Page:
Automation is certainly one of the most popular buzzwords of recent times. However, it can mean all sorts of things depending on the context.
You can have test automation, which means running tests automatically. But also in terms of DevOps in the form of continuous integration and deployment. There are also up and coming technologies like Robotic Process Automation. This aims at scripting repetitive operations on a computer so that they can be done without human input.
As such, we want to exemplify all these different categories, and more, as part of this article. Let’s jump in to see the many different sides of automation.
Classic automation 🚗
Before we dive into the processes happening in the IT industry, it’s important to remind people that automation isn’t something new.
Automation simply means that a process is happening with minimum human supervision.
As such, you’re enjoying this when driving a car, for example. You have one human input: turning on the ignition, and the car is then functioning with minimum supervision. The engine is running idly and all the connected components are doing their job.
Industrial plants are the same, as they use robots and machines to automate the manufacturing process. The march of technology is just accelerating in recent years because you can automate so much more. You can see more examples on Wikipedia.
IT Automation layers: from scripts to Artificial Intelligence 💻
Now that we’ve shed a bit of light in the history of automating processes, it’s time to talk about the processes happening in the IT industry. It’s important to note that this domain has all sorts of automated layers.
You can create a simple script using tools like Bash or programming languages like Python and you are technically doing automation.
On the other side of the complexity scale, you have more difficult tasks. Machine learning (ML) engineers are creating self-driving cars. Meanwhile, there’s artificial intelligence (AI) that learns on its own how to perform complex tasks, like playing chess or Go.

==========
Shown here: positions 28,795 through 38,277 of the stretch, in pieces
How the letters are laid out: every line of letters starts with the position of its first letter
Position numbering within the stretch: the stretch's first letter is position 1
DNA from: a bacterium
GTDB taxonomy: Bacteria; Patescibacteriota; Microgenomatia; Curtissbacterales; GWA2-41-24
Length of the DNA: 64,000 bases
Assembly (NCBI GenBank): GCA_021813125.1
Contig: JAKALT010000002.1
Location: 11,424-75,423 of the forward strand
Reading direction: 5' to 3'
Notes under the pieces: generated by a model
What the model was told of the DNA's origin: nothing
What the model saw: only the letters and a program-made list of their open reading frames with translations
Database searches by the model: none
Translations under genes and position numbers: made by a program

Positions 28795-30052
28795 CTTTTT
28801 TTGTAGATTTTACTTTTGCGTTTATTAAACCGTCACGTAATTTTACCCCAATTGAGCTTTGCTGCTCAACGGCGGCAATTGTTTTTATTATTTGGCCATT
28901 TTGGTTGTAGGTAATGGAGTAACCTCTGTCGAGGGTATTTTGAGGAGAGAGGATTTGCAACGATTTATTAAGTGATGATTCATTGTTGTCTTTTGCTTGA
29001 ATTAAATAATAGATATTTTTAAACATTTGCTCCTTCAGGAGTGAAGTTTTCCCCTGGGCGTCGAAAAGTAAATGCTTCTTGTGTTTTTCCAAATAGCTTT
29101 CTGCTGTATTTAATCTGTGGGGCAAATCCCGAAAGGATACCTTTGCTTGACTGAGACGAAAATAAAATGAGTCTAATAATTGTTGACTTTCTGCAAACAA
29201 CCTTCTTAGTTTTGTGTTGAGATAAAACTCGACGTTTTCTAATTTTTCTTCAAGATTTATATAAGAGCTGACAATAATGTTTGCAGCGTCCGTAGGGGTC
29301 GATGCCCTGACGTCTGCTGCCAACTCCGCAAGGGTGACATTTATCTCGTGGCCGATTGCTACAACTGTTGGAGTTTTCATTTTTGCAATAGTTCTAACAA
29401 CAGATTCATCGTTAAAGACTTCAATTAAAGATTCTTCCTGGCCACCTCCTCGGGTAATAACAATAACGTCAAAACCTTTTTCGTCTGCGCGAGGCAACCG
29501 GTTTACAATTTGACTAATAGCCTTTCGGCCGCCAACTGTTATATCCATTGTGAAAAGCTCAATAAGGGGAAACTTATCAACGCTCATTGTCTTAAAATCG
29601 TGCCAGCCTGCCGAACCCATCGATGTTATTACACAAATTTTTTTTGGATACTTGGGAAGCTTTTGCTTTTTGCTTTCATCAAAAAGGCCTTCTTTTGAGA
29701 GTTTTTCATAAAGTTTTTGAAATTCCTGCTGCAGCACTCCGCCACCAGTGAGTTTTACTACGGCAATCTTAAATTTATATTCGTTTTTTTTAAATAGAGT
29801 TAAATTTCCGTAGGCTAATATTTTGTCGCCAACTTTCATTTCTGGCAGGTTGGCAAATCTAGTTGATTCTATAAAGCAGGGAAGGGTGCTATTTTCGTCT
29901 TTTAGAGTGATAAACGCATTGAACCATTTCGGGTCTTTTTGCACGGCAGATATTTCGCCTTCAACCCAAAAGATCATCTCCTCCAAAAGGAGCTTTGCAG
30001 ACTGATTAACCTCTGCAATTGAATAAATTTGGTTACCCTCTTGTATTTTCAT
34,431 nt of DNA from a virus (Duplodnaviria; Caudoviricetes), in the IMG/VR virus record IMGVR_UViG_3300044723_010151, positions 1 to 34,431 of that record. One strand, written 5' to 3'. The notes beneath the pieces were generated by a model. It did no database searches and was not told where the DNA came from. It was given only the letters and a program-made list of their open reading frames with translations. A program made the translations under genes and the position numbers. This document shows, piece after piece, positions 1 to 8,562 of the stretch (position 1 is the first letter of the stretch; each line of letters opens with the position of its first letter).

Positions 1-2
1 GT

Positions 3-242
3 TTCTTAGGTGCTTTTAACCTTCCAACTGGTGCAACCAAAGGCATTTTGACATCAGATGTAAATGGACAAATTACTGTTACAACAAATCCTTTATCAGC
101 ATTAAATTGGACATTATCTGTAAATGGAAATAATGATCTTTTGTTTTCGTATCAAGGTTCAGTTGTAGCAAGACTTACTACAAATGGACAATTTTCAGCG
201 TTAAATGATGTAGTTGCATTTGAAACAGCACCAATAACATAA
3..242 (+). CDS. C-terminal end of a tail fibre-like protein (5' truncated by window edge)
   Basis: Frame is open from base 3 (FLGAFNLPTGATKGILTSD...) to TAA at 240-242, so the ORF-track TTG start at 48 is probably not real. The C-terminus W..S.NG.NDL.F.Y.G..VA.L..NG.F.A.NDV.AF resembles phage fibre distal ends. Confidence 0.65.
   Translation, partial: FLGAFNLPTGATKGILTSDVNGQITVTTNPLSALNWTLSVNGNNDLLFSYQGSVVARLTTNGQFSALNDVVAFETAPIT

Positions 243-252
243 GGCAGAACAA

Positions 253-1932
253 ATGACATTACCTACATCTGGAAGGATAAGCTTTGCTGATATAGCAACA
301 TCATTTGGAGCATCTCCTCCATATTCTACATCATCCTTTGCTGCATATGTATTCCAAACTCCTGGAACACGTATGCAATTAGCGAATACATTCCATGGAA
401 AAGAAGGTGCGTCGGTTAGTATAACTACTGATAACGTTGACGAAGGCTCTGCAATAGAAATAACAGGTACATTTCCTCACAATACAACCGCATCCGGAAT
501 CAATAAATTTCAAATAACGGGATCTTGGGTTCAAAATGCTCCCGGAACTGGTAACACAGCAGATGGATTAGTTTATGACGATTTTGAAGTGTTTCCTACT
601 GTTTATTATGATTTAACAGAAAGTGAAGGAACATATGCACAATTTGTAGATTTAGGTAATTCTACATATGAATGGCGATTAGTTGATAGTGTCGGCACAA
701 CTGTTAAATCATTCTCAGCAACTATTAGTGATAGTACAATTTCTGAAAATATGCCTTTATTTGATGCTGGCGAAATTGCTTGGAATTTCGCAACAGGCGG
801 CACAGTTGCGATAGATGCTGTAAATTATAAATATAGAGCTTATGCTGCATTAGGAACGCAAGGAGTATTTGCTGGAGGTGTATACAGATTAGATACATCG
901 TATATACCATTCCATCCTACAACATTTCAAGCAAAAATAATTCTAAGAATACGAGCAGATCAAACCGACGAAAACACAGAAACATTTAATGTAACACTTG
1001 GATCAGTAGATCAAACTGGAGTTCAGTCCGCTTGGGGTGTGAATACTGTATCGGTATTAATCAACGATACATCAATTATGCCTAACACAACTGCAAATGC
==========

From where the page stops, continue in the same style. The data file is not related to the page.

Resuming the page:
Given this huge realm of possibilities, you should always look for details and context.
Test Automation ⚙
Of course, given the profile of this website, we’re starting with Test Automation. Basically, this means that your test cases are ran automatically without human input.
Tests usually come from manual testers and QA Automation Engineers automate them. However, this category also includes smaller scale unit tests written by the developers themselves if they’re practicing Test Driven Development.
Ideally, these automated tests are running in a central location, tying neatly into the next big category which is …
DevOps Automation 🔄
In DevOps automation, engineers create automated processes to achieve goals like Continuous Integration and Continuous Deployment.
For example, as part of CI, tools like Jenkins can run various commands. These range from testing (using the aforementioned automated tests) to integrating a commit from a developer into the central version control system repository.
Depending on the integration’s success, the deployment stage picks up the newly generated version and sends it to staging or production environments. Back in the old days, build or release engineers would do all these things manually.
Robotic Process Automation 🤖
In recent years, the realm of Robotic Process Automation (RPA) has accelerated rapidly, as companies are trying to save costs.
Simply put, through RPA you automate repetitive tasks related to data extraction, transformation, or loading (abbreviated as ETL). These range from document manipulation and editing, to moving information from one application to another.
With the correct tools, you can automate this process and potentially save a lot of time and money.
Automation can mean a lot of different things. From industrial machines to testing, DevOps, or Robotic Process Automation (RPA). I hope that with these examples you now have a better grasp on the concept. Just remember to always look for details and context when you hear someone talking about this subject.